In honor of David Lynch’s release on vinyl of his single “Good Day Today” (and our love of all things Lynch), Noise Narcs is posting on the music of, for, and about David Lynch this week. See our intro post (and claim of Lynch as a Philadelphian) here, and see the rest of the DLW posts here.
Of all the signposts of Lynch’s oeuvre, perhaps the most recognizable is the soundtrack work of composer Angelo Badalamenti. A combination of melodramatic vamp, seedy jazz, and atmospheric menace, his work on Lynch’s major films and television since Blue Velvet (absent only for the recent Inland Empire) is breathtaking, one of the all time great director/composer collaborations. But it’s also a collaboration that almost never happened.
Although Badalamenti had done some relatively obscure composition work (for Gordon’s War and Law and Disorder), his initial role on Blue Velvet was only as Isabella Rossellini’s singing coach for the movie’s rendition of “Blue Velvet.” Lynch also planned on having Rossellini sing Tim Buckley’s “Song to a Siren.” But, depending on whom you ask, Lynch either failed to secure the rights for “Siren” or couldn’t find the room in his budget. Needing a similar song of longing love, Lynch decided to write the lyrics for “Mysteries of Love” himself. And turned to Badalamenti to write the music. The rest is film history.
But Lynch wasn’t done with “Siren”; he used This Mortal Coil’s version for a love scene in Lost Highway. Speaking of Lost Highway, if you haven’t read David Foster Wallace’s brilliant essay on the making of the film, get on “David Lynch Keeps His Head” stat. And, this little tidbit about OJ Simpson from Lynch’s book, Catching the Big Fish: Meditation, Consciousness, and Creativity [via Scanners] will melt everything you thought you knew about LH:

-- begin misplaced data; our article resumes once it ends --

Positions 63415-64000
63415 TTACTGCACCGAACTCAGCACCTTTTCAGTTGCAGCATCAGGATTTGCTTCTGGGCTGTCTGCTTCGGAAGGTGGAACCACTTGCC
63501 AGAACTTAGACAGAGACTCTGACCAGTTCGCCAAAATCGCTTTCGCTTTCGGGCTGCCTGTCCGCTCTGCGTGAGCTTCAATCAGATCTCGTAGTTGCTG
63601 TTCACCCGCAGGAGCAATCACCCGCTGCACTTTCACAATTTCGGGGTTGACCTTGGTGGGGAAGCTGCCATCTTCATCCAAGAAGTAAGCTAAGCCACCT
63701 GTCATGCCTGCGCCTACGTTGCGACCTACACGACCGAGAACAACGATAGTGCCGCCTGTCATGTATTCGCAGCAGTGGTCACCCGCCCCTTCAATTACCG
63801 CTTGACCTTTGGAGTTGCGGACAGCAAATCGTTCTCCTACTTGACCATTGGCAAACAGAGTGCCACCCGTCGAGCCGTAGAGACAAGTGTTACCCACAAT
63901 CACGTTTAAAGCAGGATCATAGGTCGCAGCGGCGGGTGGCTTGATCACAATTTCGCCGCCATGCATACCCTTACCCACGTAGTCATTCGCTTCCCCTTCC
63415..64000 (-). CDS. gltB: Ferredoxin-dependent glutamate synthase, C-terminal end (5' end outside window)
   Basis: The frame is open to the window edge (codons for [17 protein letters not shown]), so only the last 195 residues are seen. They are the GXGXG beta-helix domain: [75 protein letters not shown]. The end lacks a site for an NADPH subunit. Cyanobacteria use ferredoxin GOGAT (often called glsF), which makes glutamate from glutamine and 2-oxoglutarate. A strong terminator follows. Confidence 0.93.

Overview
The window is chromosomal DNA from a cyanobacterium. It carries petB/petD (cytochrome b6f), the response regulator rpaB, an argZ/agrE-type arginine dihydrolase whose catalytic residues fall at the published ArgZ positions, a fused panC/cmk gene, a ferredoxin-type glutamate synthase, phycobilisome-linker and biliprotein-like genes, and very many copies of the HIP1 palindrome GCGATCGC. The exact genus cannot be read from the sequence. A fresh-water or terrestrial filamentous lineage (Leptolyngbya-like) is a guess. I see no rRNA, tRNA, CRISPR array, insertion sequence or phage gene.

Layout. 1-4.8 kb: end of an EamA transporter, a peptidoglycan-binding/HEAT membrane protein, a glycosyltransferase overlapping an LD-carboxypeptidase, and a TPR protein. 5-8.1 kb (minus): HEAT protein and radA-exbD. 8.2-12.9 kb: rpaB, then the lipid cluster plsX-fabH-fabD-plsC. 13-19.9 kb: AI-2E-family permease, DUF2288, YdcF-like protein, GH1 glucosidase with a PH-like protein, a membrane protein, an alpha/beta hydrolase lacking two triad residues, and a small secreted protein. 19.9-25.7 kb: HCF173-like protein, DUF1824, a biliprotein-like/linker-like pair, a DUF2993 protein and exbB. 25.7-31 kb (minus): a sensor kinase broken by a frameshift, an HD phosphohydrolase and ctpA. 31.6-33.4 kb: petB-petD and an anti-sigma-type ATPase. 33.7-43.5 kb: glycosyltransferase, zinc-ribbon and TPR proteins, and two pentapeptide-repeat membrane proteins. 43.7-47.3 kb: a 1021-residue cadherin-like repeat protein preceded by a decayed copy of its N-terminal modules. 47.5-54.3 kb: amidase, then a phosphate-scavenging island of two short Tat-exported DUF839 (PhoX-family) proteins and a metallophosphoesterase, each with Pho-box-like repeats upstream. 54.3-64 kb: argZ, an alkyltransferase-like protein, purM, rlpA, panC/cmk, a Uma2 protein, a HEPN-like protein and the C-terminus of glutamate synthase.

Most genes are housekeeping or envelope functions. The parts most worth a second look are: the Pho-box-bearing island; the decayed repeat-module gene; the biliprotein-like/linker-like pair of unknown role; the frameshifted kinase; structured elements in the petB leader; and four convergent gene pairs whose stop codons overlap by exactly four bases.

At the time Barry Gifford and I were writing the script for “Lost Highway,” I was sort of obsessed with the O.J. Simpson trial. Barry and I never talked about it this way, but I think the film is somehow related to that.
What struck me about O.J. Simpson was that he was able to smile and laugh. He was able to go golfing with seemingly very few problems about the whole thing. I wondered how, if a person did these deeds, he could go on living. And we found this great psychology term — “psychogenic fugue” — describing an event where the mind tricks itself to escape some horror. So, in a way, “Lost Highway” is about that. And the fact that nothing can stay hidden forever.